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Everett True: The Venue, Victoria, 1982

Following his story about ‘Ari’ from the Slits, that we published last week. Today we have the second story from legendary Music journalist Everett True‘s proposed new book ‘The Electrical Storm’ go here to fund it! 


“The Venue, Victoria, 1982” by Everett True


From the first note, we know.

Immediately, our legs are a blur of failed kicks and truncated leaps. Immediately, our heads are bobbing and weaving about. Thirty seconds in, a feeling of sheer disbelief overwhelms me – and Geoff too, I imagine. I can’t believe the rest of the world is moving so slow, so static. Why are these people gaping at us? Why the invisible barrier between our sweet dancing feet and the rest of the venue? Can’t they hear those righteous blasts of brass coming from the stage, that build-up and welter of emotion, the inclement guitars, the straining plaintive voice? Aren’t they witness to the same frantic busy but not wasteful drumming, that stand-up bass being slapped because…damn, that stand-up bass has clearly been very naughty some time in its life. CAN’T THEY FEEL THE BEAT?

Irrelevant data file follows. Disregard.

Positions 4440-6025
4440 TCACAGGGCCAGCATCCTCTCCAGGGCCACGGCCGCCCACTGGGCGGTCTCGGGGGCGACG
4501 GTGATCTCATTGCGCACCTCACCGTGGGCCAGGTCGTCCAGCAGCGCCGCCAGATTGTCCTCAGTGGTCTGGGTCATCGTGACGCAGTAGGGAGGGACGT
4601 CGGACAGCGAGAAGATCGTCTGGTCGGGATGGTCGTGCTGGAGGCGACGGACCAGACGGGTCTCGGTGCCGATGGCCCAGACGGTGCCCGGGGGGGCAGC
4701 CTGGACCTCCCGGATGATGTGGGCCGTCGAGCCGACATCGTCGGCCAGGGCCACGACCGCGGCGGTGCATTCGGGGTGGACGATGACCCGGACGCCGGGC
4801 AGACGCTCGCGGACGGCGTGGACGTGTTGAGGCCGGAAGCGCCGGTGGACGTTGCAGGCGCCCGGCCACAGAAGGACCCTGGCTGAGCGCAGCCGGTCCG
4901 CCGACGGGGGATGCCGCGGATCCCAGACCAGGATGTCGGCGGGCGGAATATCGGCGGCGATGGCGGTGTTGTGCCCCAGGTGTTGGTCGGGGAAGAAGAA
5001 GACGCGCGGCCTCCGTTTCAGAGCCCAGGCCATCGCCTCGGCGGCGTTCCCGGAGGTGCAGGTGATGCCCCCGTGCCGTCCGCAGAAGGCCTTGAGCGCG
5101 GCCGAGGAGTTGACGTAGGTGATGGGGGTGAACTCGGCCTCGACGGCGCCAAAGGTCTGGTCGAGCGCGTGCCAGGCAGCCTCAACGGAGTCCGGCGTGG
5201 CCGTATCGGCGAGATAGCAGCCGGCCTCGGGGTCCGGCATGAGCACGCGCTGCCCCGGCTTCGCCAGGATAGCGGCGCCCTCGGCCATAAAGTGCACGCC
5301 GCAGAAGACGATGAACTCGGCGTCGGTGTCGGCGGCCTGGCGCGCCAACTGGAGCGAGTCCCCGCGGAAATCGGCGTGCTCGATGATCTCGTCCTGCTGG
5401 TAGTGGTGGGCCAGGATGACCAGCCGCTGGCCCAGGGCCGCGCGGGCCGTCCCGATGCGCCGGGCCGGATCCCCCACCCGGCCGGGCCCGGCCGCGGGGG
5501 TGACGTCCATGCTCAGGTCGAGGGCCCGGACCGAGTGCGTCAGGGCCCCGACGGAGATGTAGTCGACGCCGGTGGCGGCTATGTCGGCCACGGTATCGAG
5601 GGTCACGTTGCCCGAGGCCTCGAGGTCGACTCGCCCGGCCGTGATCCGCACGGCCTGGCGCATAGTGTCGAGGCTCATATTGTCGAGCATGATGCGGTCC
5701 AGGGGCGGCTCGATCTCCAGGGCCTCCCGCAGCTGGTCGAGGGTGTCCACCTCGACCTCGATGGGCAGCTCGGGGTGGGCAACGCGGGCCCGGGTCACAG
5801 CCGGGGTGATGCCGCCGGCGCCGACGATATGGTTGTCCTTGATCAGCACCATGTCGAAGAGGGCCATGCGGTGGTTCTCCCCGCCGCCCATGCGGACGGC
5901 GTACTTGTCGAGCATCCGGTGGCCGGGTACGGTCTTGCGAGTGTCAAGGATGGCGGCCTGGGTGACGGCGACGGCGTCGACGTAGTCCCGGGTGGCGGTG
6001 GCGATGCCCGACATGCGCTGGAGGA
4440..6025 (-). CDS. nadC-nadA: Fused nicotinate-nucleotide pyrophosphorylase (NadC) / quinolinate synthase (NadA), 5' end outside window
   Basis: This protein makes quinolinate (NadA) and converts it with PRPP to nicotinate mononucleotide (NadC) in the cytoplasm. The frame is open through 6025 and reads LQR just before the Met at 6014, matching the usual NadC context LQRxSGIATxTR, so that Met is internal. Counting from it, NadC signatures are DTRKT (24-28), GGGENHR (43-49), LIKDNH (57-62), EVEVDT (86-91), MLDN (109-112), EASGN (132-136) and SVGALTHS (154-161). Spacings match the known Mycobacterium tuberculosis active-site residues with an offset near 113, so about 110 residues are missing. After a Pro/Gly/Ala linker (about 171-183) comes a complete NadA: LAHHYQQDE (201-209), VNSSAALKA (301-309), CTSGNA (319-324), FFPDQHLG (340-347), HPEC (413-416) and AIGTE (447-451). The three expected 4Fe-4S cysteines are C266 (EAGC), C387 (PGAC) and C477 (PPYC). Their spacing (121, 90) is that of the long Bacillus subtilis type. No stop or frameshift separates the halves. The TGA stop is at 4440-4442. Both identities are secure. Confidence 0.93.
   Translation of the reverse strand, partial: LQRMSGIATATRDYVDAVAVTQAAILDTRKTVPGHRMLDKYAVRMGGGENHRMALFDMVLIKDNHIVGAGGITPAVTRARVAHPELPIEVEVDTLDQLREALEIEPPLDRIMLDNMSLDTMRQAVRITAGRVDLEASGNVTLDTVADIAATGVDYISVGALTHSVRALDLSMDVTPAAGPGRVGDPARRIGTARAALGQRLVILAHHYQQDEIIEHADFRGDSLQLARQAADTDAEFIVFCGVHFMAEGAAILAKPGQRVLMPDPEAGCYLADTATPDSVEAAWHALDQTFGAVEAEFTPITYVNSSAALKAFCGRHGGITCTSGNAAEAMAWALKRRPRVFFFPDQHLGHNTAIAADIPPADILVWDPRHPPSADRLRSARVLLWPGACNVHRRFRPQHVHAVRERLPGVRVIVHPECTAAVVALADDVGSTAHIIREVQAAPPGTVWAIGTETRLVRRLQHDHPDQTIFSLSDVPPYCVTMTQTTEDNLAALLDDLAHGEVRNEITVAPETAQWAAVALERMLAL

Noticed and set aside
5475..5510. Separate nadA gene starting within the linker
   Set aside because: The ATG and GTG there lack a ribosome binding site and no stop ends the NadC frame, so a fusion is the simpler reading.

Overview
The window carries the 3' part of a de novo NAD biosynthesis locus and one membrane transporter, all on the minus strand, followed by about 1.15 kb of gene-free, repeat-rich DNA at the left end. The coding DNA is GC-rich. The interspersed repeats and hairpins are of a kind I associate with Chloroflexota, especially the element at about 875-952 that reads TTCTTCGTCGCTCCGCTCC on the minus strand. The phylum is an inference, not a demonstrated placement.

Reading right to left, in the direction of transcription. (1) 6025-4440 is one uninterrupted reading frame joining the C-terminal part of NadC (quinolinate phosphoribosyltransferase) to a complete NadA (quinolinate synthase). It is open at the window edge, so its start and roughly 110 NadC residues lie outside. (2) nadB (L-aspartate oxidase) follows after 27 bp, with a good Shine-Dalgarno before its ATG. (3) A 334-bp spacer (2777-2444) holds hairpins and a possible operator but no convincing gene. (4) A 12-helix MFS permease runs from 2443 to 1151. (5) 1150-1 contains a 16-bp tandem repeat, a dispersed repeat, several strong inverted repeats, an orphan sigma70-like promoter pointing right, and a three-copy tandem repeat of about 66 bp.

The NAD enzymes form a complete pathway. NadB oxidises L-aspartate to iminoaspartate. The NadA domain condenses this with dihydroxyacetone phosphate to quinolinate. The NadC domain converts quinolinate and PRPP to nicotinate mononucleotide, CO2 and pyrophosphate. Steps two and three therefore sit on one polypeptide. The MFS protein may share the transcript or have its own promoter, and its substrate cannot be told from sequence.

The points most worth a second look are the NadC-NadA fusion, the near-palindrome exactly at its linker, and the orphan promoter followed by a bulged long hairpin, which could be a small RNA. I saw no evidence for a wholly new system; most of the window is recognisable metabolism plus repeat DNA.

From the first note, we know.

The fact the song speeds up randomly towards 30 seconds of beyond endurance dancing only spurs us further. We’re dancing too hard to care. From the first note, the first beat…we can’t stop ourselves. We can’t help ourselves. This, a whirling dervish of a dance through the firmament of rock. This, a too-heady whirl with its full-on post-punk turbulence and brutal jazz rhythm. This, an electric charge – the electrical storm – through mood-swing after mood-swing after mood-swing.

We’re not even here to see this fucking band. We have no idea who they are.

We’re here to see our favourite band, the headliners – with their manic eruptions of noise and brutality, shows constantly on the verge of falling apart, you never know what’s going to happen next, but you know you got to keep moving…and we can’t stay, there’s no point, there’s no following that, no one can, not even the best fucking band in the world. So we walk straight out the moment they finish, the brass and jazz rhythms dancing around inside our heads in multi-coloured explosions, arms and legs flailing uncontrollably.

We don’t look back.

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God is in the TV is an online music and culture fanzine founded in Cardiff by the editor Bill Cummings in 2003. GIITTV Bill has developed the site with the aid of a team of sub-editors and writers from across Britain, covering a wide range of music from unsigned and independent artists to major releases.